When determining the level of risk tolerance and prioritization as part of your project risk management plan, be sure to get the agreement with your client sponsor or the PMO. Gaining a clear understanding will allow you to have a very specific risk management plan. The project risk assessment and prioritization level needs to be flexible depending on the sheer number of risks collected and the amount of risk you want to run with for the project. It may also depend on the organization and the culture of risk adherence or neglect.

“Take the time to fully understand the concern / risk before you work together to gauge the probability and the impact.”

4. Take Action and Manage Risk Discussions

Be open to risk discussions from all project team members. The project risk factors will depend on the type of project you are managing. Record all risks, negative and positive and take the time to fully understand the concern / risk before you work together to gauge the probability and the impact. This is time well spent as it will determine if the risk is something that really needs a response regarding mitigation or contingency planning, with owners assigned and the risk to be actively managed.

“If you are able to prepare the project mitigation and contingency plans on all your ‘ranked’ risks in the early stages of your project, you will be in a much better position.”

Take action and analyze the ranked project risks. This means spending time developing the potential effort to reduce the risk so it has less chance of happening (mitigation) or what to do about the project if the risk does happen (contingency). If you are able to prepare the project mitigation and contingency plans on all your ‘ranked’ risks in the early stages of your project, you will be in a much better position to react, should a risk event actually occur.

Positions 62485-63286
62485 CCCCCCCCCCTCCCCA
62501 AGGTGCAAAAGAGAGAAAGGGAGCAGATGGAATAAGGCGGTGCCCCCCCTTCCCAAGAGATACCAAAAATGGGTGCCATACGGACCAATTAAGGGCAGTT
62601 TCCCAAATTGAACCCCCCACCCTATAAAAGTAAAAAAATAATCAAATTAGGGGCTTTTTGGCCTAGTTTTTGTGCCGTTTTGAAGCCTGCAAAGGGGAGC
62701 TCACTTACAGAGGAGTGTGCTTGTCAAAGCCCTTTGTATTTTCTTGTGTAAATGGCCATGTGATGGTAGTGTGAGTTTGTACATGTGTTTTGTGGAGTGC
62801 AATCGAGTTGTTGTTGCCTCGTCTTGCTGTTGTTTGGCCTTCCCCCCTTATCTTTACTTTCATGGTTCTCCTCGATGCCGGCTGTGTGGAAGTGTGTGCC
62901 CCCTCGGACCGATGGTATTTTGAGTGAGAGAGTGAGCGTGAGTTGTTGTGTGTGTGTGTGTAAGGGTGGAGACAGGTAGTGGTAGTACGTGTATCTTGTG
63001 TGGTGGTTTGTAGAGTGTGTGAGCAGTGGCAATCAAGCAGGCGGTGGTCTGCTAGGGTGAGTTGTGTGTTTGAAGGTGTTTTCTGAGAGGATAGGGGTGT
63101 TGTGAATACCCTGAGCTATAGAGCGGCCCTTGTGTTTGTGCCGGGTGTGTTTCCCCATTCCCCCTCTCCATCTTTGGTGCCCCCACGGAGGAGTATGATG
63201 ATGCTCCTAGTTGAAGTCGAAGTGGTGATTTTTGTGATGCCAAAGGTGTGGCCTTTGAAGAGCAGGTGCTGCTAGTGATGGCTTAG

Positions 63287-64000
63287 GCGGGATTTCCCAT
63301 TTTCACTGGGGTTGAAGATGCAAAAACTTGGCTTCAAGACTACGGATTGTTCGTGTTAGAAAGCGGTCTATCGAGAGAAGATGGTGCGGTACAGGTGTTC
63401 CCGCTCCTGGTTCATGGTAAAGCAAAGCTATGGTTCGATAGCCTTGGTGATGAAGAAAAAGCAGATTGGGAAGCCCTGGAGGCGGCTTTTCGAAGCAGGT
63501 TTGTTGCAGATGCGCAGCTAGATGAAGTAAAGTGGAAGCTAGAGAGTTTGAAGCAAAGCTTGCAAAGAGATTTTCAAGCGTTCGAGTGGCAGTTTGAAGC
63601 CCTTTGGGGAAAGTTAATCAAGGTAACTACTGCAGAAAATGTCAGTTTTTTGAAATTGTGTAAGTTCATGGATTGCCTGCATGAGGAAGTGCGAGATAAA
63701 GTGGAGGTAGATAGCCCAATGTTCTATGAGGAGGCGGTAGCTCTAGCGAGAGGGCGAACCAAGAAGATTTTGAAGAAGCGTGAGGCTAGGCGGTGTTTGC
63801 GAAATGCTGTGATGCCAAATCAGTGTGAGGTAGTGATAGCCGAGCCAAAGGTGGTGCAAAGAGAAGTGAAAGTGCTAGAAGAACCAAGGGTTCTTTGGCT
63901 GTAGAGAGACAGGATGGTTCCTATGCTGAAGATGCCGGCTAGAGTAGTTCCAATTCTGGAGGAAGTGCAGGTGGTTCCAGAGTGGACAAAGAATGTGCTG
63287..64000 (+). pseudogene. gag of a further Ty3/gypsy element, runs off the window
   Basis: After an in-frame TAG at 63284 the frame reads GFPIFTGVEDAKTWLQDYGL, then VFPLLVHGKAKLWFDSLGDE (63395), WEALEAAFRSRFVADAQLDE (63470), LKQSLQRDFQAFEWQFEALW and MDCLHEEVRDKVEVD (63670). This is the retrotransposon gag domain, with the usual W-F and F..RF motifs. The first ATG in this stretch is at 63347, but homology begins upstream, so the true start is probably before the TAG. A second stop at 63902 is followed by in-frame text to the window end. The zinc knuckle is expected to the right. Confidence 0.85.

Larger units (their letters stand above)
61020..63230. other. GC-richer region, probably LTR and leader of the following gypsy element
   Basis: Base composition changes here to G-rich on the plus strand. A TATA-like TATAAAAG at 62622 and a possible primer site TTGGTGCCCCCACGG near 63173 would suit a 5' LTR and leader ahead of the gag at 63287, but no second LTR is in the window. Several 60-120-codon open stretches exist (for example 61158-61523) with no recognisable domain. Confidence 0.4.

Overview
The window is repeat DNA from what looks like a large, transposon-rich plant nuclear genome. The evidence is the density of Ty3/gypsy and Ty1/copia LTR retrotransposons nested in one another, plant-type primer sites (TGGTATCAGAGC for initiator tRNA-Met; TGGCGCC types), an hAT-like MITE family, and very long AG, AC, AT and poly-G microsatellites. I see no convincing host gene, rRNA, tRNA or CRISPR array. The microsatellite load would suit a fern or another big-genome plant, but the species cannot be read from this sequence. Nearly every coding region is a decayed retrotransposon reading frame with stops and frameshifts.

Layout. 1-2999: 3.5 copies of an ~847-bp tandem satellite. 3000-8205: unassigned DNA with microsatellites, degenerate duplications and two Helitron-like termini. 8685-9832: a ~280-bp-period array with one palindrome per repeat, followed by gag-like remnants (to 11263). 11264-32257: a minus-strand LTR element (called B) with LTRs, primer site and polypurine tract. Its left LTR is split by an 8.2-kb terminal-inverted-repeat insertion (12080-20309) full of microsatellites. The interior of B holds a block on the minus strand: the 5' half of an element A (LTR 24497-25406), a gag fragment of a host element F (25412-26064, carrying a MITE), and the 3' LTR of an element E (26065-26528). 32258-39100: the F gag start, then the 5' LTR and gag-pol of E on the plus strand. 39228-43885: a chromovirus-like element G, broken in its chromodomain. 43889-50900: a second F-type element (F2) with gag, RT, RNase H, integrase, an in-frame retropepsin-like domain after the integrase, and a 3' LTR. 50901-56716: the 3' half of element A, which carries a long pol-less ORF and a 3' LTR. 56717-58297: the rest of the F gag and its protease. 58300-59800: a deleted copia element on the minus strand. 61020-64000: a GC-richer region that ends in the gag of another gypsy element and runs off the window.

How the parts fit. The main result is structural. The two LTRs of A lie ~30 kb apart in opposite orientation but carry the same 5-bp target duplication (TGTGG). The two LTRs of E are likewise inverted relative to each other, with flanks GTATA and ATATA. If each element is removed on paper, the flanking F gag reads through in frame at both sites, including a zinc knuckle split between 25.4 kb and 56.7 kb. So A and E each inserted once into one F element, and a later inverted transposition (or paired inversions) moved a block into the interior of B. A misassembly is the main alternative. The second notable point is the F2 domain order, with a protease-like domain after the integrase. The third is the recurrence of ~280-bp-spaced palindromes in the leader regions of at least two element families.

Remember if the risk has a 100% probability of happening and will impact the project, then it no longer is a risk. If a risk is going to happen and it was not planned for, and it will impact your project plan (scope, schedule, cost, resources, quality…) then you need to handle it right now. It needs to be recorded as an issue, tracked and managed with required specific action items and ownership.

Over the project timeframe, watch for accepted changes to the original plan. Changes to the plan may bring a different priority or probability and impact to some existing risks. Change may also help new risks to appear. Be ready to adapt to changes, with a regular project risk assessment review with your project team. It will help you to keep a better handle on the risks and develop mitigation and contingency plans as needed.

5. Risks as Opportunities? Probably Not.

Opportunities are those ‘risks’ or events that might happen and would actually benefit the project. An example would be a project that requires the purchase of materials or resources in another country. If the dollar buying power increases in the country where you are purchasing, then the project budget will be better off. Most projects have only a very few ‘risks as opportunities’, if any at all. When a risk is recognized that could have a positive effect, they often come with a low probability and wouldn’t typically be in the list of ranked risks that require a plan.

“Seeing risk as a value enhancer, requires creativity and vision.”

As PMI states in the Standards for Risk Management in Portfolios, Programs and Projects 2019, “seeing risk as a value enhancer, requires creativity and vision.” That makes it that much more difficult to grasp than the usual threat that a risk can bring. If you hear of something that might be in your control to make happen that would have a positive impact on the project, it may be worth your time to try to make it happen.


As you get better with project risk management, through diligence, persistence and hard work, you will be better at “seeing around corners” and managing events that may impact your project. With experience you will be more proactive regarding the priority project risks, and become more successful delivering your projects.

Discover how Traxidy helps Project Managers to easily assess, prioritize, monitor, collaborate and report on project risks across the project lifecycle – for better project outcomes and greater success. Learn more about the Traxidy project risk assessment tools and project risk management features here.